Edited by cezanne

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Well then, don't provide a direct translation. Provide what you think it should say.

 

"Another point I adressed is of course that it makes a huge difference to whom and under which circumstances the card is shown. I have explained that before."

I didn't see where you explained that before. I do see where you said that before. Can you give a concrete example of where it would make a significant difference to whom the card was shown?

Edited by knowschad

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That's pretty good, but wordy. :anicute:

 

The Topic seems to be more about a wallet-sized card version now. There are translations here, with text that may fit on a card:

https://www.geocaching.com/tools/

 

One issue with using text from a pre-printed brochure is, I may wish to use slightly different terms than what a brochure uses, and then I'm right back to needing a translation. For example, I may not wish to use the specific term "Treasure Hunt" (if you like that term as it relates to Geocaching, use it. It's just an example).

Edited by kunarion

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Just go here http://www.geocachin...nline_color.pdf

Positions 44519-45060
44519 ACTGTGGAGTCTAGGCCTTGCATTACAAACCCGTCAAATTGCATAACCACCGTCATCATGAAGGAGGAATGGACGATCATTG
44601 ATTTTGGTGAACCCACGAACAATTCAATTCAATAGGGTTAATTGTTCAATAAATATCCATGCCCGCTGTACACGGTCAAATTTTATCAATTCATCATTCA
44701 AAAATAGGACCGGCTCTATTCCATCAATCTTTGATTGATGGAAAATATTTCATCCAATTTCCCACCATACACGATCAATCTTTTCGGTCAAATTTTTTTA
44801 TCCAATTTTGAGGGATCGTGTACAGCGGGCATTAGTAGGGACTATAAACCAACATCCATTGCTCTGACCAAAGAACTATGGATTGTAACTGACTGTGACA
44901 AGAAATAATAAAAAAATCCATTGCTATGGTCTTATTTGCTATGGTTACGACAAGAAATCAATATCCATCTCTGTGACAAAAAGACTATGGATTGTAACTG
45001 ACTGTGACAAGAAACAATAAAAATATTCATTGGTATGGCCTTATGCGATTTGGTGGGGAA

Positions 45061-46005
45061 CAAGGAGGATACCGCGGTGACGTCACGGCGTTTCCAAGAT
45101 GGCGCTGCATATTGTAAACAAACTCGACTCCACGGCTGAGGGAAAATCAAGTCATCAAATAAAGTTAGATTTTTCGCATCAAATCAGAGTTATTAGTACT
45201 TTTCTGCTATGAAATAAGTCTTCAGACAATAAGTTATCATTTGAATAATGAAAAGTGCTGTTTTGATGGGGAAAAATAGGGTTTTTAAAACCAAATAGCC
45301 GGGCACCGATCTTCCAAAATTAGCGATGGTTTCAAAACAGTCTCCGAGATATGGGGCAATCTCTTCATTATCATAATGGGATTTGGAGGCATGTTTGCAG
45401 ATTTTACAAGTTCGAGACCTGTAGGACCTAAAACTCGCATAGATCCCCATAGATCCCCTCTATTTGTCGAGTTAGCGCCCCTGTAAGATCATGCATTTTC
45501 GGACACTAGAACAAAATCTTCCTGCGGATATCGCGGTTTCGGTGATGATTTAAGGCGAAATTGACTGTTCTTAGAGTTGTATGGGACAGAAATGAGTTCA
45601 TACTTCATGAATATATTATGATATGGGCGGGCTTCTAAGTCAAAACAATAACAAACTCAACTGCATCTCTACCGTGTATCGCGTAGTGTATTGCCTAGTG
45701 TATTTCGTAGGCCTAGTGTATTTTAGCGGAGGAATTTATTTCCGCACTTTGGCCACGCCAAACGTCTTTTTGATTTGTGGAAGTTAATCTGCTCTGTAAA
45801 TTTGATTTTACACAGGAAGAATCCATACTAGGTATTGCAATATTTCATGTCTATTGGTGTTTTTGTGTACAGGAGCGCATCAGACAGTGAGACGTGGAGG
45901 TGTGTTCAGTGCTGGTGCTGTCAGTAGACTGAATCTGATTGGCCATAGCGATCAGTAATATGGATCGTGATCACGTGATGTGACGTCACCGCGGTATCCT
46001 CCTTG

All information provided

That's pretty good, but wordy. :anicute:

 

The Topic seems to be more about a wallet-sized card version now. There are translations here, with text that may fit on a card:

https://www.geocaching.com/tools/

 

One issue with using text from a pre-printed brochure is, I may wish to use slightly different terms than what a brochure uses, and then I'm right back to needing a translation. For example, I may not wish to use the specific term "Treasure Hunt" (if you like that term as it relates to Geocaching, use it. It's just an example).

 

The main difference between the brochures you point out on the GS site and the wallet-sized cards being proposed is the intended audience. The brochures on those links seem to be written for a potential geocacher and explain how the game is played. The cards being proposed are more for a situation where a LEO or some authority is asking "what are you doing?". Of course, having copies of both wouldn't hurt either.